Thousands of American cattle were buried, dumped in landfills after the heat wave.

So many cows died that facilities that normally turn carcasses into pet food and fertilizer products were overwhelmed.

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CHICAGO — Top U.S. cattle feed companies sent 1,000-pound carcasses to a Kansas landfill, where they were flattened by loaders and mixed with trash, killing thousands of cows from heat wave in June. After, documents seen by Reuters show.

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A feed company said other cattle were buried in unlined graves.

Nor is there any common method of disposing of dead bodies. But so many cows died in the unusual heat and humidity that facilities that normally turn carcasses into pet food and fertilizer products were overwhelmed, prompting the state government and cattle ranchers to take emergency measures. .

The mass die-off and subsequent struggle to deal with rotting carcasses prompted changes in the meat industry in Kansas, America’s third-largest cattle state.

Kansas is forecast to see more high temperatures this summer that could stress and potentially kill livestock, leading to extreme weather linked to climate change. Many problems will increase.

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Although state officials have authorized the companies to dispose of the bodies at the Seward County Landfill in Liberal, Kansas, they are now considering alternatives to reduce the risk of odor and other problems if more deaths occur. coins, said the director of the landfill.

The disposal methods and identity of the livestock disposal companies were not previously reported. They were contained in documents obtained from the Kansas Department of Health and Environment and confirmed by some of the companies involved.

State records show that at least 2,117 cattle died during the weekend of June 11 in southwest Kansas after humidity levels rose, winds disappeared and temperatures topped 100 degrees Fahrenheit (38°C). gone. It was early in the year for such heat and before some cattle had completely shed their winter coats.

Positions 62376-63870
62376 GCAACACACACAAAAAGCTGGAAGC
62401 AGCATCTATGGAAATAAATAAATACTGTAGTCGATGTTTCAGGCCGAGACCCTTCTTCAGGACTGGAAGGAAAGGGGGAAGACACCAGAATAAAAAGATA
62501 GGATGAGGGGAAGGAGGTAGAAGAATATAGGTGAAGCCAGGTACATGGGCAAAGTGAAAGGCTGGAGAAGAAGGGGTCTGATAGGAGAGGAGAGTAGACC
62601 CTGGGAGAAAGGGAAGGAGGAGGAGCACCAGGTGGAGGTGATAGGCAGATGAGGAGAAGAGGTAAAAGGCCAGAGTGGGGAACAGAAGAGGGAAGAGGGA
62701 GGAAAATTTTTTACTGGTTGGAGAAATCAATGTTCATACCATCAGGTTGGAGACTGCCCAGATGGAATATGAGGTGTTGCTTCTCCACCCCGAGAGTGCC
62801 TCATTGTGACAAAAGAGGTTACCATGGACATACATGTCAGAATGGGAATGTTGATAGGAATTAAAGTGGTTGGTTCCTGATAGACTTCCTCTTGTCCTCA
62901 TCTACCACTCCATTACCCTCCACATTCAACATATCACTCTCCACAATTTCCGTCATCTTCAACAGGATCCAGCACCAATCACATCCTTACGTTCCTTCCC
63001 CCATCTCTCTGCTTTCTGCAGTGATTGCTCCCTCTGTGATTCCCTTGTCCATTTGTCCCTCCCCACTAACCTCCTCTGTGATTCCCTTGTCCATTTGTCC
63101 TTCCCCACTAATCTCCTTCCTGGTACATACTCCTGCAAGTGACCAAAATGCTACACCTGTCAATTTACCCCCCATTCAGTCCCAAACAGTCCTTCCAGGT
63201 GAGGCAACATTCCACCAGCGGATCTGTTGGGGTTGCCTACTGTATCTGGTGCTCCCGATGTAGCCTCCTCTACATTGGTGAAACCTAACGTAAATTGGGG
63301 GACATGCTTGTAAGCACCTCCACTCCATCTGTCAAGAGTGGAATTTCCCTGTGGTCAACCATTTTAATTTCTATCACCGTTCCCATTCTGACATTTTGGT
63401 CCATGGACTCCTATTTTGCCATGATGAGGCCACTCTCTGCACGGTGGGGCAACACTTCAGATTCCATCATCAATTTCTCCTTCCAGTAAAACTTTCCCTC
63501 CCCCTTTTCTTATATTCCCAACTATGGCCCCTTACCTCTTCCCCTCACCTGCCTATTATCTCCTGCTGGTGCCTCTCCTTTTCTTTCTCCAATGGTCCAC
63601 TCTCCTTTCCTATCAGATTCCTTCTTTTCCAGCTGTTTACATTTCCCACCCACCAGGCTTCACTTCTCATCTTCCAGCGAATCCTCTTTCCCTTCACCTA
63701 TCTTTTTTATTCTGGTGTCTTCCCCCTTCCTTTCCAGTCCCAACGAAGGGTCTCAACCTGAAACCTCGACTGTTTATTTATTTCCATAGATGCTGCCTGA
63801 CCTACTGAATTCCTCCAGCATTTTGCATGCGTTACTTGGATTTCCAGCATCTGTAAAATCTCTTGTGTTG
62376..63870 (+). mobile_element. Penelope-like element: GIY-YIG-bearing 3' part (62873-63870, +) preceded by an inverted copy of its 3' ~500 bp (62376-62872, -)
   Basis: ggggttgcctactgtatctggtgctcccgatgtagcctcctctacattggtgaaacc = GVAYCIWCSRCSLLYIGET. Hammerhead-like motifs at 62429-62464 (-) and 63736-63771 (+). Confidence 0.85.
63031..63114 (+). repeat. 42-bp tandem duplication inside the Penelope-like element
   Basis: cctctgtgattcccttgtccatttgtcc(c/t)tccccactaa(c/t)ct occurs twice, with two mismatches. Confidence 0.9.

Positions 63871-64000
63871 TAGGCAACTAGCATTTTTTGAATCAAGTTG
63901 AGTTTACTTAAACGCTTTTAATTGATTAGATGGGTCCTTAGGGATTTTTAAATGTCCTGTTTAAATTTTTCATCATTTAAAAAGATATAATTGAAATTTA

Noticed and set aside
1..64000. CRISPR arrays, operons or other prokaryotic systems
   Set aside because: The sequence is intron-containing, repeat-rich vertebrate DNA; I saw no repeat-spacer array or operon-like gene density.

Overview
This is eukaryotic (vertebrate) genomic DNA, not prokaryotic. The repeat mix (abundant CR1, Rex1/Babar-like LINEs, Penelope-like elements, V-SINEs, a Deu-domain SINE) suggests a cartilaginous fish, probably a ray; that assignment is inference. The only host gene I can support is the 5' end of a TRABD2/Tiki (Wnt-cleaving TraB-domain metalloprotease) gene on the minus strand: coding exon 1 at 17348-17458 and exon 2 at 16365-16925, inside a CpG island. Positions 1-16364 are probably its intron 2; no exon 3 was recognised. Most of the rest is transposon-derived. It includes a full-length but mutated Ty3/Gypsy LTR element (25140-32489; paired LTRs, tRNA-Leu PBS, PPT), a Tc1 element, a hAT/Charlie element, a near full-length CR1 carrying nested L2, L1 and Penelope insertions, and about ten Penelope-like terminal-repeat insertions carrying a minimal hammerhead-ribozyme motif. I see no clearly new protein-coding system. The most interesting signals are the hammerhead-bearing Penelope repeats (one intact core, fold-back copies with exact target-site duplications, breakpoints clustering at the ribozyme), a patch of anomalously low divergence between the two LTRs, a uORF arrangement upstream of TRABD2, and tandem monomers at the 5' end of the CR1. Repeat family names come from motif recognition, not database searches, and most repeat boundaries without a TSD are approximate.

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Seward County Landfill Director Brooke Theiner estimated that the dump alone carried about 1,850 to 2,000 dead cattle.

Flat cattle, putrid smell

Landfill workers used loading equipment with steel wheels to flatten the cattle to about eight inches and mixed the carcasses with trash, a process that took about three weeks, Theiner said.

“They’ll flatten out when you run them, but they’re spongy,” Thener said. “You get a mass of them and you get on top of it, and it’s like running a piece of equipment over a bed of water. It moves.”

Kansas has temporarily suspended requirements that bodies be covered with at least six inches (15.24 cm) of dirt or trash each day because of unexpected deaths, Thaner said. He further said that there was a smell coming from the dead bodies.

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“Once you get into it, wow!” They said. “I have two operators with iron courage.”

Landfills are the last resort for corpses because of the smell, animals digging in the trash and difficulties in covering the carcasses quickly, Theiner said. Kansas officials are exploring whether more livestock can be composted at feedlots instead, he said.

The Kansas Department of Health and Environment did not respond to questions.

Cactus Feeders, which says it handles 4% of U.S. fed cattle, sent the carcasses to the dump, as did Cobalt Cattle, Meade County Feeders and Ersk & Dole’s Sunbelt feedyard, department records show. shows from The companies, which fatten cows on grain before slaughter, had no comment.

Grant County feeders in Ulysses, Kansas, sent carcasses to landfills because rendering plants were full, said Tom McDonald, owner of Five Rivers Cattle Feeding — the world’s largest company that sells meat packer JBS SA. Counts in users.

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Cows that die from heat stress are not processed into meat for human consumption, but can usually be turned into animal feed, fertilizer and other products.

Going forward, Five Rivers will feed cattle less grain, a high-energy component, and more hay and silage when temperatures rise to minimize their internal heat, McDonald said. He said the company was not considering other measures, such as adding shade, because mass casualties were rare.

Cattle Empire, a feedyard in Setanta, Kansas that Tyson Foods supplies, puts the carcasses in a landfill and buries the carcasses in unlined pits with mineral lime for faster decomposition, says veterinarian Tera Bernardt. said

Hannah Connor, senior attorney at the Center for Biological Diversity, said burying livestock in unlined pits is the most dangerous method because the waste can seep into groundwater.

Barnhardt said Kansas allows unlined burials near Cattle Empire because the groundwater is deep.

All told, at least 617 cattle were buried by Cattle Empire, Friona Industries, NextGen Cattle and Clark County Feeders, state documents show.

Barnhart said the hot, humid air made the animals feel like they were suffocating.

For the surviving cattle, some are eating abnormally which can reduce their ability to gain weight, veterinarians said.

“Cattle are still struggling somewhat,” Barnhart said. “We really compromised them.”

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